By the time Bryan Morse took refuge at a cabin in California’s Sonoma County, his spirits were waning. Hip replacement surgery sidelined him for the foreseeable future, and his relationship with his longtime partner was coming to a grinding halt. Six weeks after the procedure, in January 2019, Morse needed time to heal, physically and emotionally.
What he sought most was inspiration, and he looked no further than his downloaded list of audiobooks.
Midway through the second chapter of "Grateful American: A Journey from Self to Service,” Morse was in shock as Gary Sinise, the book’s author and narrator, began describing his friend, Jeff Melvoin. The two performed alongside each other in "West Side Story” at Highland Park High School in Chicago.
Jeff Melvoin is not a common name, Morse thought to himself. Could it be my friend of 40 odd years?
When he called Melvoin to confirm his suspicion, Melvoin responded affirmatively. At the end of "West Side Story,” as the audience stood applauding castmembers, he grabbed Sinise, who was standing behind much of the cast, overcome by emotion, and brought him to the forefront to take a bow alongside the leads.
Conversing with Melvoin about Sinise and his philanthropic work rekindled Morse’s spirit. Listening to "Grateful American” inspired him so much so that it galvanized his charitable gift to the Gary Sinise Foundation.
For more than three decades, from 1976 to 2010, Morse ran a successful investment advisory practice in the Bay Area and Sonoma. Having been born with severe myopia, the steady loss of his vision towards the latter end of his career forced an abrupt retirement when he became functionally blind for several months. Surgeons later partially restored vision in one of his eyes.
Theater became a "second chance at life,” as Sinise describes his high school experience in “Grateful American” and the moment he felt he could make a life for himself as a professional thespian. So too was public service for Morse — his second act — in the aftermath of the terrorist attacks on September 11, 2001.
"I didn’t get to serve when it was my time to serve,” he explained about having a high draft card in college, which helped him avoid the quagmire in Vietnam. But after 9/11, his time to serve had come.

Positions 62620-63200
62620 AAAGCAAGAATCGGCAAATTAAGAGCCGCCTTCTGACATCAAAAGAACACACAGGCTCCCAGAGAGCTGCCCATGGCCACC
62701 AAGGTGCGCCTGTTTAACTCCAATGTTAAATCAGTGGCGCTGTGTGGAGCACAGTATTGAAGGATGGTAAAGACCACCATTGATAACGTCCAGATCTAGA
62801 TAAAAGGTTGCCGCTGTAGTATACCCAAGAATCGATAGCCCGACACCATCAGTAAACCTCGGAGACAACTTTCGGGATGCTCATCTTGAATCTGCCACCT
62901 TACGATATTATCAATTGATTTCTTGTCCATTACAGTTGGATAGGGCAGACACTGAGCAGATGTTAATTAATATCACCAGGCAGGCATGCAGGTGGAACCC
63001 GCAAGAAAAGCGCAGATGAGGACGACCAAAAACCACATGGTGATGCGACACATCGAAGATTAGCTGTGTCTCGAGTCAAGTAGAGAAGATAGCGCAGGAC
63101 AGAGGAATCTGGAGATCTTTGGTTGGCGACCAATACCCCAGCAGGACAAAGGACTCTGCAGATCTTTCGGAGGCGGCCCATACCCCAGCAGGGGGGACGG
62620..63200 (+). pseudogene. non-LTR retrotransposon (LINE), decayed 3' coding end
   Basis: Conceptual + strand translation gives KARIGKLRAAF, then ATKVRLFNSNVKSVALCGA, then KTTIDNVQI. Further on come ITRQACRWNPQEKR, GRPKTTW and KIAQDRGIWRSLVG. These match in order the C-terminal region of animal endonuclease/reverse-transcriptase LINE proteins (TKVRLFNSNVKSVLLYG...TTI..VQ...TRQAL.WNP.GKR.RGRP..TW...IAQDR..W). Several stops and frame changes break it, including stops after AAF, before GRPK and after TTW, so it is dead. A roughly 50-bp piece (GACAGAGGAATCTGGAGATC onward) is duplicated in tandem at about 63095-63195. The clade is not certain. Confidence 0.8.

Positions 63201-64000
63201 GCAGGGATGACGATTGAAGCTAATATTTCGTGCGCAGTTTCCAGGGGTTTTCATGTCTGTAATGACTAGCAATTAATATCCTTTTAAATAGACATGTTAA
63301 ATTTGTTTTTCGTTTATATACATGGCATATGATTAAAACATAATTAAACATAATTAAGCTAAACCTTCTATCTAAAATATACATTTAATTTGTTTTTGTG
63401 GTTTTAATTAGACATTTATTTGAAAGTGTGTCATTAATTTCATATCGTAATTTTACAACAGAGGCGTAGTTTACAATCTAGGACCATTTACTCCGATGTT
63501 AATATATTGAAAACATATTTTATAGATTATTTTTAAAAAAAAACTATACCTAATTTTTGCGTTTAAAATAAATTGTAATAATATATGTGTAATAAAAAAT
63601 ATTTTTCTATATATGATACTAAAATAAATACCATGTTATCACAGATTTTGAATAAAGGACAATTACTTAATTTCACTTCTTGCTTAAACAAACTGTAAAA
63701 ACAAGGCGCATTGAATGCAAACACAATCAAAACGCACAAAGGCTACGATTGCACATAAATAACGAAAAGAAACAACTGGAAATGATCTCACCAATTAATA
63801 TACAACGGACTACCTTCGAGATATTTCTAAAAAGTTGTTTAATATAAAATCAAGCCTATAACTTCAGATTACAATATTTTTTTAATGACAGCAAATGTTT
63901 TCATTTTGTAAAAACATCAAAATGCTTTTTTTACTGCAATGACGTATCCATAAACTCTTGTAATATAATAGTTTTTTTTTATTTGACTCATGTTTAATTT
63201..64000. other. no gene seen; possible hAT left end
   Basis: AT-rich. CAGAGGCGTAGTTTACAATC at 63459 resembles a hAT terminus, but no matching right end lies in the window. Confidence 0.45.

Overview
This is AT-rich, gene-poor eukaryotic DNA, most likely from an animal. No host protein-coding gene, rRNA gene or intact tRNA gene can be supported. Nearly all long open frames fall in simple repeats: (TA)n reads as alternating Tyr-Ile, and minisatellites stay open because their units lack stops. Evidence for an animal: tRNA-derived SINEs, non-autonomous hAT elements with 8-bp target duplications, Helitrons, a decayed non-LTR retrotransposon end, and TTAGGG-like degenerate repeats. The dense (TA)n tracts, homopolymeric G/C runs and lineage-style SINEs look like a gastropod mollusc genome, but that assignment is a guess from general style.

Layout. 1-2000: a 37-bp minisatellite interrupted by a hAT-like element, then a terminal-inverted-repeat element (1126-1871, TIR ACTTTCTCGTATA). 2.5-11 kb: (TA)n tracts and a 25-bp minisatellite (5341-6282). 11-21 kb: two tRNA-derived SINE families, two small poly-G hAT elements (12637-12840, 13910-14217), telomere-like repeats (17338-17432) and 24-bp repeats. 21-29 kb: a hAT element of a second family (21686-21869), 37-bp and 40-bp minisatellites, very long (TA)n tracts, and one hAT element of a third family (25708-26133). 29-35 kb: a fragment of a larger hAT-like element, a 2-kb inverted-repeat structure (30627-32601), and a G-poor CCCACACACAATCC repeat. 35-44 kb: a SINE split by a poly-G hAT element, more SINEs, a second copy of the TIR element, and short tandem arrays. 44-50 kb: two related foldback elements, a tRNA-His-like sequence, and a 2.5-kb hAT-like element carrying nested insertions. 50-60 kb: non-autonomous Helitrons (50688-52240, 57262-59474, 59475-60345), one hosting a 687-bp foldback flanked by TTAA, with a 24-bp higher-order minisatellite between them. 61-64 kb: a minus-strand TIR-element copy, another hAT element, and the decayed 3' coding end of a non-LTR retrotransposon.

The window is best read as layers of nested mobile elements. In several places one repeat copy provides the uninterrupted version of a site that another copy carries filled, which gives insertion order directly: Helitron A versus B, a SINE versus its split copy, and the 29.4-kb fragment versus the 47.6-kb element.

The chaplaincy ranks thinned in the years following increasing U.S. troop commitments to Iraq and Afghanistan. California National Guard members and Reserve components were called up to augment coalition forces while returning units and their families needed support and religious services.
In 2009 and for the next three years, Morse employed his spiritual background and counsel as a chaplain assistant in the California State Military Reserves. "I helped soldiers who were really doing the hard work,” he said. "I could see the emotional and psychological impact and stress that was on them.”
He recalls the sentiments of troops returning from a deployment to Iraq or Afghanistan, and those preparing to deploy to the Middle East were almost analogous to the conversations he had had with veterans from past conflicts.
"We are in this together,” they told him. "We’re here to do our job, and it matters.” Accomplishing the mission and making it back alive alongside their buddies were existential truisms.
Morse readily admits he is not a chaplain in the traditional sense. He didn’t attend divinity or theology school. His ordination in Rinzai Zen Buddhism in 2004 came decades after laying the groundwork in emotional, psychological, and spiritual support as a volunteer chaplain with rural fire and police departments in Sonoma and Mendocino counties.
He fulfills his vows of service in a pendulum of circumstances. "I end up at some of the ugliest stuff, but by some gift, I’m good at it and can show up and be present in a way that seems to help.”
When Morse responds to a fire or traffic accident, a homicide, or suicide, he said, "Each opportunity is a gift to me to show up and be present for the people who are having the worst day of their lives.”
"If I’m not doing something to be of service, to me, I’m just loitering,” Morse explains about his vows and why he continues to volunteer (in a civilian capacity) as a sworn law enforcement officer of the Humbolt County Sheriff’s Department.
In recent weeks, Morse pledged a portion of his living trust to the Gary Sinise Foundation, honoring the contributions and sacrifices of those served by the foundation’s mission.
"Life has dealt me a reasonably good hand, and I’ve made good use of it, but I don’t have kids, so the vast majority of my money is going to go to charity when I die.”
Morse explained that the real legacy of his planned gift is as much about its lasting effect stimulating the foundation’s coffers as it is about ensuring the welfare of those defined in its mission.
"It’s not about us; it’s about the people we’re serving.”